Quick Review: Examination of the Skin

by Stephen Holt, MD, MS

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    00:01 So let's review some of the content that we've covered during this lecture.

    00:05 So patients with psoriasis, we've talked about some different findings that we may see.

    00:10 And in particular, you may have this Auspitz sign that I described where you scrape off one of the plaques and you find these pinpoint areas of bleeding deep to where the lesion was peeled off.

    00:22 Patients with atopic dermatitis should have symmetric erythema redness, possibly excoriation on the flexor surfaces, particularly around the wrists and the antecubital fossa.

    00:36 With contact dermatitis, you expect a more focal area rather than a systemic disease, it can be severely itchy and you're looking for these well demarcated pink plaques at points of contact with the insulting agent.

    00:50 And lastly, drug reaction.

    00:53 These can be focal or more likely they are diffuse.

    00:55 If somebody is taking a medication by mouth, you're looking for on history, recent exposure of a drug of a medication or other substance and it can be a maculopapular eruption, or it can be even something more subtle like dress syndrome, which progresses over many weeks.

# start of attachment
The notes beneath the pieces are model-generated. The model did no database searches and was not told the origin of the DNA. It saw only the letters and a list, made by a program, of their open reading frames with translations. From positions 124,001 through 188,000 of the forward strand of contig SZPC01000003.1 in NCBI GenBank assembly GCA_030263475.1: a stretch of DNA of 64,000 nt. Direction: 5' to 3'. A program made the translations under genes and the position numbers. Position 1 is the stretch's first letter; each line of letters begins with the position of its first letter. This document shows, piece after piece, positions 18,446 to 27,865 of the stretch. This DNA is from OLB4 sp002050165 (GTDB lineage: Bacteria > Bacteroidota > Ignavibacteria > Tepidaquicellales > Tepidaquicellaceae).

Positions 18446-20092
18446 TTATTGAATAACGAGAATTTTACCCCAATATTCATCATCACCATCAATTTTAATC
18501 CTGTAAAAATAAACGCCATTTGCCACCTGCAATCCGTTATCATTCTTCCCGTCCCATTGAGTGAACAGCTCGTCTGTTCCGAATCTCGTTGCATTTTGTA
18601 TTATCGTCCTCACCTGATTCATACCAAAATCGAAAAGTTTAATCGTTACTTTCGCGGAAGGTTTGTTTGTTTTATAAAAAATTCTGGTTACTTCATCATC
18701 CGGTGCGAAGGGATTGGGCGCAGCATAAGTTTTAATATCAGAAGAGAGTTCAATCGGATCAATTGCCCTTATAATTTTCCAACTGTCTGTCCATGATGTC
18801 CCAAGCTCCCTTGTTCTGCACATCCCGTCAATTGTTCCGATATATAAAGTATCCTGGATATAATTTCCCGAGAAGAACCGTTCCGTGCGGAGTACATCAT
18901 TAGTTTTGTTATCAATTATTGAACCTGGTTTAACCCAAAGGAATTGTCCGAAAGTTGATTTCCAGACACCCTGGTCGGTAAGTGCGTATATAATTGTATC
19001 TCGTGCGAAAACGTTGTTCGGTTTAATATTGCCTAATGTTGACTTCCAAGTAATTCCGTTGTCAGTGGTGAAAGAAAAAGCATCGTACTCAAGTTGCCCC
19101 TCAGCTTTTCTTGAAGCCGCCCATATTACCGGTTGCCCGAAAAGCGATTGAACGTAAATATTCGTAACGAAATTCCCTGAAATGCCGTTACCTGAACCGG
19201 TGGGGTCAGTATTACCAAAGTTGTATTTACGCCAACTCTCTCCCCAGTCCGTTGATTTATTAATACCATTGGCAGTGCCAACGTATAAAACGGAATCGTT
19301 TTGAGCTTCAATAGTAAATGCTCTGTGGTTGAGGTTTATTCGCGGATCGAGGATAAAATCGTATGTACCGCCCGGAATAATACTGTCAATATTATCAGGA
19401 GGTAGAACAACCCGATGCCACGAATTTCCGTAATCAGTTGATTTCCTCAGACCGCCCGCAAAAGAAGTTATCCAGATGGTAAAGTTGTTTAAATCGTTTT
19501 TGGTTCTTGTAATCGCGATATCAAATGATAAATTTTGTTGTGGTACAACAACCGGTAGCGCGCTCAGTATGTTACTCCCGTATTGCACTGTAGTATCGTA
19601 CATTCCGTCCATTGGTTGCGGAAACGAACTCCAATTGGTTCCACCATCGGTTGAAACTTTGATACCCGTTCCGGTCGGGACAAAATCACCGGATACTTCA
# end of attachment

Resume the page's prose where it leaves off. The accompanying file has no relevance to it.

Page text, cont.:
01:15 Quick review of the terminology that we use in dermatology.

    01:18 A nonpalpable 2.2 centimeters skin lesion is called a: A plaque, a papule, a patch, a macule, or a bulla.

    01:34 Well, if it's nonpalpable it has to be either a macule or a patch.

    01:40 And if it's 2.2 centimeters in size, you know it's larger than a centimeter and therefore it must be a patch. The answer is C.

    01:49 Which of the following pairings is correct? The Nikolsky sign with psoriasis? Terry's nails with cirrhosis, half-and-half nails with a topic dermatitis Dermatographism with CKD, or the Auspitz sign with fungal infections.

    02:08 Sending Nikolsky sign is something we associate with for example toxic epidermal necrolysis and pemphigus vulgaris.

    02:17 So that would not be correct.

    02:18 Terry's nails is in fact a finding that we oftentimes do see in patients with cirrhosis, so letter B is going to end up being correct.

    02:26 Half-and-half nails we associate with CKD dramatic graphism is its own entity associated with a variety of autoimmune conditions.

    02:34 And the Auspitz sign is something we characteristically see in psoriasis.

    About the Lecture

    The lecture Quick Review: Examination of the Skin by Stephen Holt, MD, MS is from the course Examination of the Skin.

    Author of lecture Quick Review: Examination of the Skin

     Stephen Holt, MD, MS

    Stephen Holt, MD, MS

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